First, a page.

The East Bay Today: February 27, 2007

Tue, Feb 27, 2007 at 3:28 PM

Today's Top Event: Jazz pianist Myra Melford brings her quintet to Yoshi's in Oakland.

Brainiac: Learn something new every day. Today's lecture: The Past, Present and Future of Food, featuring Whole Foods Market CEO and cofounder John Mackey, in conversation with Michael Pollan at UC Berkeley's Zellerbach Auditorium.

Is It Lunch Yet? Express food critic John Birdsall recommends: Shanghai Gourmet in Richmond.

On the Town: Going out tonight? Check out the open mic night by candlelight at the Linen Life Gallery.

Hardly Working: You've got time. We know how to waste it. Check out Old Computer Ads.

Feed Us: Got an East Bay news tip, photo, video, or link we need to know about? E-mail us.

End of the Line for the MySpace Car Chase Case

by Kara Platoni
Tue, Feb 27, 2007 at 3:28 PM

23-year-old Laura Medina was sentenced to eleven years in prison today for her role in the death of eighteen-year-old Michelle Dickerson, the new girlfriend of Medina's ex-boyfriend, the Chron reports. Medina had spotted the two of them in the same car and chased them in her Buick Park Avenue, ramming their vehicle several times before it eventually spun into some parked cars. Dickerson died of head trauma. Medina pled no contest to voluntary manslaughter, but her mother Laura Rangel, took the unusual tack of turning her daughter's MySpace page into a rallying site for supporters arguing that Medina was innocent and that Amilcar Ford, the district attorney assigned to the case, was in it to "make a name for himself" and that he is "not interested in Justice, he just wants to win." Rangel also used it to post police reports, transcripts, and other legal documents. Despite protests from Ford that the postings could influence witnesses, the site was allowed to stand. As of this morning, there's been no update reacting to Medina's sentencing.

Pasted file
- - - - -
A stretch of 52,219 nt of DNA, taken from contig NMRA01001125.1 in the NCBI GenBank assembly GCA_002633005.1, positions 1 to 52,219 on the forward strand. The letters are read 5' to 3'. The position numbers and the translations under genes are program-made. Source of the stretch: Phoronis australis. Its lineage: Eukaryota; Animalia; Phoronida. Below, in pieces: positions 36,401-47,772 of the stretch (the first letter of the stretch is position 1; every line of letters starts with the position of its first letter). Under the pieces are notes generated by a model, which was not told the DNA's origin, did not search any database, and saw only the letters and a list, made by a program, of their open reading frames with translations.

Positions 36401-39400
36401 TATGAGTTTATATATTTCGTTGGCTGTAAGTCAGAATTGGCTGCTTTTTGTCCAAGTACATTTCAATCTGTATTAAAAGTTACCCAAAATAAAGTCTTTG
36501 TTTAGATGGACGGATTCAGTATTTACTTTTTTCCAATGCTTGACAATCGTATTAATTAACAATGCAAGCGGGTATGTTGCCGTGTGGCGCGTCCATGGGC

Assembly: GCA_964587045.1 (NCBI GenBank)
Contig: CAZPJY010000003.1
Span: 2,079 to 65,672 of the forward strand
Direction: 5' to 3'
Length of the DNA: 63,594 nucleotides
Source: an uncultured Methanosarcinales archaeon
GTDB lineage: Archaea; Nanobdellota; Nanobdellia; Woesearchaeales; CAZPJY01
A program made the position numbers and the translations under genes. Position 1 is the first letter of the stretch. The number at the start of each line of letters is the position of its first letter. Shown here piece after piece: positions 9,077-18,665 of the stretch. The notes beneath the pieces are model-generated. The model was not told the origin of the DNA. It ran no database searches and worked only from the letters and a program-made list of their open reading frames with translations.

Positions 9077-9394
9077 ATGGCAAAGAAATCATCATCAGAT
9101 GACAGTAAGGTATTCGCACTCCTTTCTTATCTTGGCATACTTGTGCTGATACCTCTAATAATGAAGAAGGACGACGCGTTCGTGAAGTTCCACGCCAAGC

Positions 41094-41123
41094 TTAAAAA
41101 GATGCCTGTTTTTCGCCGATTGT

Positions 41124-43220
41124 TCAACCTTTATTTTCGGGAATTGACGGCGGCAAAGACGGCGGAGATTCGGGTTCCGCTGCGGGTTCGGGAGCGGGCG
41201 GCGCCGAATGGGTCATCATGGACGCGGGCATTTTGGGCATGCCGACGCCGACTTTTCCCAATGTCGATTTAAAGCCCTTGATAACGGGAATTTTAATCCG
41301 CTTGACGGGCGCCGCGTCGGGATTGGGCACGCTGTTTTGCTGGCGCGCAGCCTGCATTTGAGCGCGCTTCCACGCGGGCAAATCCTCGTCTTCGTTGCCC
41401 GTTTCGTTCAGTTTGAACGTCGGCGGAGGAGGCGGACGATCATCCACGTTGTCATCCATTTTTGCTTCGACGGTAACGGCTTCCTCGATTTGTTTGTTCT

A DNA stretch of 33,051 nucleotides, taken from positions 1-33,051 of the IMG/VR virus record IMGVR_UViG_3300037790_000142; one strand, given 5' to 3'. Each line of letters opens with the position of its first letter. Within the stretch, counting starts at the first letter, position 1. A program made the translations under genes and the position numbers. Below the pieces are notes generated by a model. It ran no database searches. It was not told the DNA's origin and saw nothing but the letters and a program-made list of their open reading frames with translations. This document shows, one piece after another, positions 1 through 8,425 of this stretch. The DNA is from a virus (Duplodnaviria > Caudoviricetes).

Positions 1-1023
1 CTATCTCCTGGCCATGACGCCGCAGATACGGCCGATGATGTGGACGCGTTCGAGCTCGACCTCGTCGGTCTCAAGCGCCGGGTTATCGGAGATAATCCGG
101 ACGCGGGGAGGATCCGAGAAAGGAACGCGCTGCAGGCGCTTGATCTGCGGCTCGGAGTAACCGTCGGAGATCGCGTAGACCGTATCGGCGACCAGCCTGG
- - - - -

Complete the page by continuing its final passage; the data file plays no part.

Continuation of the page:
Monday, February 26, 2007

The East Bay Today: February 26, 2007

Mon, Feb 26, 2007 at 3:28 PM

Today's Top Event: Linda Kramer and James Chan's Random Portraits series of photos is on display at Julie's Coffee & Tea Garden in Alameda.

Brainiac: Learn something new every day. Today's lecture: Julianne Balmain, aka Nadia Gordon, discusses the ins and outs of mystery writing at Pinole Library.

Is It Lunch Yet? Express food critic John Birdsall recommends: Venezia in Berkeley.

On the Town: Going out tonight? Not just for late-night espresso anymore, Le Bateau Ivre now features live music. Check out a free performance by bluegrass musician Ed Neff.

Hardly Working: You've got time. We know how to waste it. Check out Find My Twin.

Feed Us: Got an East Bay news tip, photo, video, or link we need to know about? E-mail us.

Saturday, February 24, 2007

Berkeley Cookbook Event a Fresh Look at Filipino Cuisine

by John Birdsall
Sat, Feb 24, 2007 at 3:28 PM

Filipino cooking has been pretty much ignored by American foodies, even in the Filipino-rich Bay Area. An event tonight at Black Oak Books in the Gourmet Ghetto may help change that, thanks to an amazing new book by Amy Besa and Romy Dorotan. Memories of Philippine Kitchens may do for Filipino cooking what Andrea Nguyen's Into the Vietnamese Kitchen is doing for another Southeast Asian cuisine: brushing off its immigrant, ethnic-dining associations and revealing it to be an ancient thing of striking beauty. By the way, Besa and Dorotan own the restaurant Cendrillon in Soho -- the Filipino Slanted Door, basically. Next time you're in Manhattan, leave off the lardo and risotto for an evening and check out Dorotan's signature black rice paella. Shame nobody's doing anything that good here in the Bay. Tonight's event is at 7:30 at Black Oak, 1491 Shattuck Ave., Berkeley; (510) 486-0698.